He came in, took a tour of the store, and tried on some pieces. Very rarely did I ever see my father on edge, but it was a very big deal for him. He was an immigrant who came to this country from Iran in the early seventies, and now here he was dressing the former president of the United States.
When did boxing’s middleweight champion of the world, Gennady Golovkin [“GGG”], become your newest brand ambassador?
The late, great Muhammad Ali was a big fan of our company. Toward the end of his life, he was living in Scottsdale, Arizona, and I would visit him every year. One year I went there, and I had the pleasure of meeting Gennady. I noticed he didn't look like a fighter. He was very humble and gracious; he looked like a diplomat.
A few weeks later, I was invited to attend a fight of his in Monaco and I saw a different man. He had this incredible fight in the most beautiful setting. Prince Albert and our entire client base were watching him fight and rooting him on. We hit it off, and we got to become close friends.
Ever since, he's been wearing our patch in all of his fights and our clothes to press conferences. We are very honored to have an ambassador like him because he is a Bijan client personified: He's young, he's good-looking, he's humble, he's smart, he's a businessman, and he's the best at what he does in the world.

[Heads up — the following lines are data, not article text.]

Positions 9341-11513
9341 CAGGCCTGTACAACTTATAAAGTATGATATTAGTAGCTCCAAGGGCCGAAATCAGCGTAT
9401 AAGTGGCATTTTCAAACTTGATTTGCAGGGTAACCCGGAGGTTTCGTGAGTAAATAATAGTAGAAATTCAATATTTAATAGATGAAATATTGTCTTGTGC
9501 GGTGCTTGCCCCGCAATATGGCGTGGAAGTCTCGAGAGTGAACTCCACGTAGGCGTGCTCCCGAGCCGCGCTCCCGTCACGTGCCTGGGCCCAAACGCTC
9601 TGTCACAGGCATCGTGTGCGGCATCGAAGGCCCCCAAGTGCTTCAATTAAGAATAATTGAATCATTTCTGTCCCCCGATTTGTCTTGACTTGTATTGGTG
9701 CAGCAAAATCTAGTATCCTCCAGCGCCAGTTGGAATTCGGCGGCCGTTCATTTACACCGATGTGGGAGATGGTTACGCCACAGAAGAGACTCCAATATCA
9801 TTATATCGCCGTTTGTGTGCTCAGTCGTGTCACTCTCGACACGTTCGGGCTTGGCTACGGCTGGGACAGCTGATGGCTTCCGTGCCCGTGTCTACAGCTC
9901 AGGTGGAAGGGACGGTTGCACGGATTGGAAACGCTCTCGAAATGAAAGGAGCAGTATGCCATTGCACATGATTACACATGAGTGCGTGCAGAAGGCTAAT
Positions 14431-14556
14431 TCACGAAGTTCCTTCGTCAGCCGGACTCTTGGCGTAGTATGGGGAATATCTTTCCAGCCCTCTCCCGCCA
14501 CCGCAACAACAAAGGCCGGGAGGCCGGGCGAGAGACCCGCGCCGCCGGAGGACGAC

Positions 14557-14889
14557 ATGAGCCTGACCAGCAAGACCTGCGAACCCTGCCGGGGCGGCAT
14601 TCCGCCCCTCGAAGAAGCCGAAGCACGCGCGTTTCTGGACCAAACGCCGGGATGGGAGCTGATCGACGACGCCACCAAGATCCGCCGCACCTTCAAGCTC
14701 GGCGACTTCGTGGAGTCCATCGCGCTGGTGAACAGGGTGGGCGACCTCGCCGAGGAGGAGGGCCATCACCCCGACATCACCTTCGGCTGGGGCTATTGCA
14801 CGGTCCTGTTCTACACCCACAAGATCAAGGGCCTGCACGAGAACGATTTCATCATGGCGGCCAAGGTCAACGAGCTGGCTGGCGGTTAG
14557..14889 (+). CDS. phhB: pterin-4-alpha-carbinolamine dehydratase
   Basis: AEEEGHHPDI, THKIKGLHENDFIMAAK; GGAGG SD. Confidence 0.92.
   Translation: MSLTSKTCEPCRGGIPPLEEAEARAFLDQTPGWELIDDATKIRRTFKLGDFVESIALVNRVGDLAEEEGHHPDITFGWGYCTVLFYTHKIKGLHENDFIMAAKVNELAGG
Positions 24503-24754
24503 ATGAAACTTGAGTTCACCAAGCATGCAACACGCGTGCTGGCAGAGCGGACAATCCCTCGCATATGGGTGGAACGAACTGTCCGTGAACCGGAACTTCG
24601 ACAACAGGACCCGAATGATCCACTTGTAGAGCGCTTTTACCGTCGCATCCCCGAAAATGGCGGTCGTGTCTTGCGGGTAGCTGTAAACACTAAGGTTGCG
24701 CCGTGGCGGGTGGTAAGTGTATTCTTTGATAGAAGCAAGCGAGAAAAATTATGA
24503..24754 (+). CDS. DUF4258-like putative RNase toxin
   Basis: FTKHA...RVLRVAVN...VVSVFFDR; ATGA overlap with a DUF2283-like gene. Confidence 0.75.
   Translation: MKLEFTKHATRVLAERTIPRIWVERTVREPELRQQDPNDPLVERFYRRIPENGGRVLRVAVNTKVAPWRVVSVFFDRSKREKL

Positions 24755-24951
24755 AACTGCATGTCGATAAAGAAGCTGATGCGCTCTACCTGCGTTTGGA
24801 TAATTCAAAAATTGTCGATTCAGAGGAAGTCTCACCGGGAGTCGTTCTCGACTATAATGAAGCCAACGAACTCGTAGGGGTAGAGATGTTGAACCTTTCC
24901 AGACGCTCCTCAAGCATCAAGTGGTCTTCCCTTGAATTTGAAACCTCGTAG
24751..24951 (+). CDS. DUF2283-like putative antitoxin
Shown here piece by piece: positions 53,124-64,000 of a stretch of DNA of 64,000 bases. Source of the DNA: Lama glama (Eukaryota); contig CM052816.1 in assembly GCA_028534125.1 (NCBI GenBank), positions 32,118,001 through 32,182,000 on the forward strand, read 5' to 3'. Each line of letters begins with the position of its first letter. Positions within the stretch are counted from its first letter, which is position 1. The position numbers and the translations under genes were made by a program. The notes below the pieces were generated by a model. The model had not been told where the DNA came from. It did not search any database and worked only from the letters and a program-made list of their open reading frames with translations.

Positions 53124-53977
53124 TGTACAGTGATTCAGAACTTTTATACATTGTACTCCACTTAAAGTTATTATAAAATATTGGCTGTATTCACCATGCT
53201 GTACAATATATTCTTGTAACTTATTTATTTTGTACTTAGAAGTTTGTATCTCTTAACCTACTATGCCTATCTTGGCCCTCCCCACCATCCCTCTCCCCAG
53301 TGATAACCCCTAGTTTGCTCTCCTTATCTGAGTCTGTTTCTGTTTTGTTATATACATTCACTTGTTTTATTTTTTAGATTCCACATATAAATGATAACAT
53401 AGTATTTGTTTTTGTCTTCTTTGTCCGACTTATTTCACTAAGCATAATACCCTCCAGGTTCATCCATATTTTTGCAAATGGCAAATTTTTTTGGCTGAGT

Bijan has designed for Rolls-Royce and Bugatti. How will you continue this tradition?
We are in the very early stages of launching a collaboration with Aston Martin to do a Bijan limited-edition DBS Superleggera. We hope to have the first one delivered to Rodeo Drive, for the public and tourists to take pictures with, in January 2019. We think we are going to incorporate some of the detailing in alligator, like we do with our jackets and leather goods. Of course, we'll do some personalization for clients with their initials and maybe their family crest. We call our clothing "wearable art," and that's something we call "drivable art."
What are your plans for growth?
I want Bijan to be even more of a well-known name than it is now. A lot of our potential clients are not able to shop with us because we are only in Beverly Hills. In the next 10 or 15 years, it would be great to have a store presence internationally, but we have to be careful. We have a brand that has an extremely high amount of goodwill, and it's very easy to damage that.
Las Vegas provides a very strategic advantage, being only 45 minutes away by plane from Beverly Hills. Our top-level executives and I are able to travel between the two boutiques very regularly. That is a big advantage for making sure we scale in the correct way and that the experience, quality, and attention to detail are not compromised. We’re very happy to have Las Vegas, but I think next on the agenda would probably be New York City or London.
Lastly, what is the most important lesson you learned from your father?
I must have been 19 years old, and he told me, "Imagine what you could be. I started with very little, and I am where I am today. Look at where you're starting and where you could be."